The next working bee will be held on Saturday 10 August 2019

Meet at 9am at the Wonthaggi Lifesaving Club.  ALL WELCOME.


Weather Forecast

Waring Wombat Season [Apr-Jul]

Cool, rainy days follow misty mornings. The time of highest rainfall and lowest temperatures.  Waring (wombats) emerge to bask and graze in the sunshine.

Bulen-bulen (Superb Lyrebird) males perform their courtship displays.

Hearts of Kombadik (Soft Tree-ferns) are the major food when no fruits are available.

Days are short and nights are long.

The constellation of Sagittarius rises in the southeast after sunset, indicating the mid point of cold weather.

Seven Seasons of the Kulin People

Artist - Karina H McInnes
Source - Museum Victoria


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Heathland Working Bee - 15-Sep-2012

heathland2After very inclement weather the previous Saturday caused the working bee to be abandoned, a group of 20 volunteers gathered on Sat 15-Sep to start clearing the tea tree that had invaded the heathland on the eastern side of the track down to the shore from Market Place.

And to everyone's delight, we found very many heathland plants under the heavy tea tree cover - click on the title to read more and see photos of the day.

mapThe actual site of the working bee is shown on the image right with a yellow oval.  The August working bee was in the much better quality heathland on the opposite (western) side of the track.

Note that whilst tea tree is a native species, it is not 'native' to our heathland.  The tea tree has invaded the heathland following the big fire in the Foreshore Reserve in 2004.  If left there, it grows above the much smaller heathland plants and so out-competes them for light.  Note that other species, particulary coast wattle, have also invaded (and been removed) but in far fewer numbers than the tea tree.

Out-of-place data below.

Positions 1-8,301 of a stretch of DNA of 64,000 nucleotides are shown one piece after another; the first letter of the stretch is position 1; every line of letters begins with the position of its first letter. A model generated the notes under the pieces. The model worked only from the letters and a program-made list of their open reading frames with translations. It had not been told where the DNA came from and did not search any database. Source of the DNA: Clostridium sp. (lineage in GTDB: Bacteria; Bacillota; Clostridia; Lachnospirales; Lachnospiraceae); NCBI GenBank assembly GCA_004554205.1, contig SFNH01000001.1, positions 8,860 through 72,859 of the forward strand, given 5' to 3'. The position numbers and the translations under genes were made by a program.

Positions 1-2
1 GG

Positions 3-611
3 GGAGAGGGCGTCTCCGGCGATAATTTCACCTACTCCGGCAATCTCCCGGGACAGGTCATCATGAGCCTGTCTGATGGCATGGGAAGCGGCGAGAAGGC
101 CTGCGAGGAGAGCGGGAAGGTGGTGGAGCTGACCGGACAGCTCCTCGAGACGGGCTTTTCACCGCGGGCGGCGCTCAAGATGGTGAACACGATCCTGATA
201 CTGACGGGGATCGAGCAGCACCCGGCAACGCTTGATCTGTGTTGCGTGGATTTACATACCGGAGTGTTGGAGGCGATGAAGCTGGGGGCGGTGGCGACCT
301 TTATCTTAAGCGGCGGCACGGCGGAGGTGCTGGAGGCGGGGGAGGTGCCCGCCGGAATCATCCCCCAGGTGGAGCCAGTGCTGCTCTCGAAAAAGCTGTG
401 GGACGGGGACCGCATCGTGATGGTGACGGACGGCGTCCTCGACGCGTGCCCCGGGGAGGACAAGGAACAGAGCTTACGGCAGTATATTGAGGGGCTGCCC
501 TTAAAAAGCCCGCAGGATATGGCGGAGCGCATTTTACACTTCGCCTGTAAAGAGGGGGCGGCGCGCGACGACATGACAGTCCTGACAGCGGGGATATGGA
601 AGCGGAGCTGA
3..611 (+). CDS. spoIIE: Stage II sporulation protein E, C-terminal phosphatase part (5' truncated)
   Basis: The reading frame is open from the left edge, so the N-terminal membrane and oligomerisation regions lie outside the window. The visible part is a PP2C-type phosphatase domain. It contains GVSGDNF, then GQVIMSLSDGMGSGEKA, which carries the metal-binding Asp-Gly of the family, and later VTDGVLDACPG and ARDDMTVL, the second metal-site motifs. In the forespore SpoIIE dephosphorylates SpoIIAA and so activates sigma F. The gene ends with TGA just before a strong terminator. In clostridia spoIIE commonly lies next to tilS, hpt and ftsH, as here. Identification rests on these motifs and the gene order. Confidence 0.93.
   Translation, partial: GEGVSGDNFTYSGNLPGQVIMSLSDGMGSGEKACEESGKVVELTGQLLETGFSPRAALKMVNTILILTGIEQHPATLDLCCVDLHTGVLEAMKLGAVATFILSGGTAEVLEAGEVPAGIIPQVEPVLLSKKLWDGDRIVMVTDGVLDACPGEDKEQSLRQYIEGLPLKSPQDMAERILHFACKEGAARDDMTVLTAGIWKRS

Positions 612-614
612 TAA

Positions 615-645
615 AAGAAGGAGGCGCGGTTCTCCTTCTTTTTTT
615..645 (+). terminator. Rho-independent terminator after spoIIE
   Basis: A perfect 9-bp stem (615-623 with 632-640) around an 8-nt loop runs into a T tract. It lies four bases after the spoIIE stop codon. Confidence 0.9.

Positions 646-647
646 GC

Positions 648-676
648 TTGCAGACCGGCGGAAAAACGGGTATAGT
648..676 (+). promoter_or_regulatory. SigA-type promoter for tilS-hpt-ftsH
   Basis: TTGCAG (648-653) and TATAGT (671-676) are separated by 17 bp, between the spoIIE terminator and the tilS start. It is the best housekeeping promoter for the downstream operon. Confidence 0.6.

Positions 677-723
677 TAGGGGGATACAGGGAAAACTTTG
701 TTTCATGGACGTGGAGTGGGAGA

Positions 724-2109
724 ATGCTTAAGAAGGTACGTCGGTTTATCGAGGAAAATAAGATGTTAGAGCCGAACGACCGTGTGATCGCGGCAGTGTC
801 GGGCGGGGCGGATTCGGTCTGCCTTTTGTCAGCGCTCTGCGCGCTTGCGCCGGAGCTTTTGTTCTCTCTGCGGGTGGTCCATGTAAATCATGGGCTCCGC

The Council did employ a contractor a few years ago to clear the western side of the track, which is why this is now of much higher quality than the eastern side.  As we had hoped to clear more than we were able to do, we have used some grant funds to employ the same contractor to return and extend our work further into the heathland.  This also avoided putting volunteers in a situation of encountering snakes, which become more active as the weather warms up.

All the volunteers present on the Saturday were very pleasantly surprised to find how many of the heathland plants had survived under the growing forest of tea tree saplings.  This augers very well for the recovery of the heathland, although this may take a few years to show real progress.

We now plan to include a working bee or two in all future grants aimed at the restoration of the ecological integrity of our Foreshore Reserve.  This will ensure we have an ongoing program to remove new saplings and foster the heathland recovery.

Do take the time to have a look at our recovering heathland, reported to be the only one of its kind in our area.

Photos taken on Sat 15-Sep and when the contractors followed up on 21-Sep are shown below.


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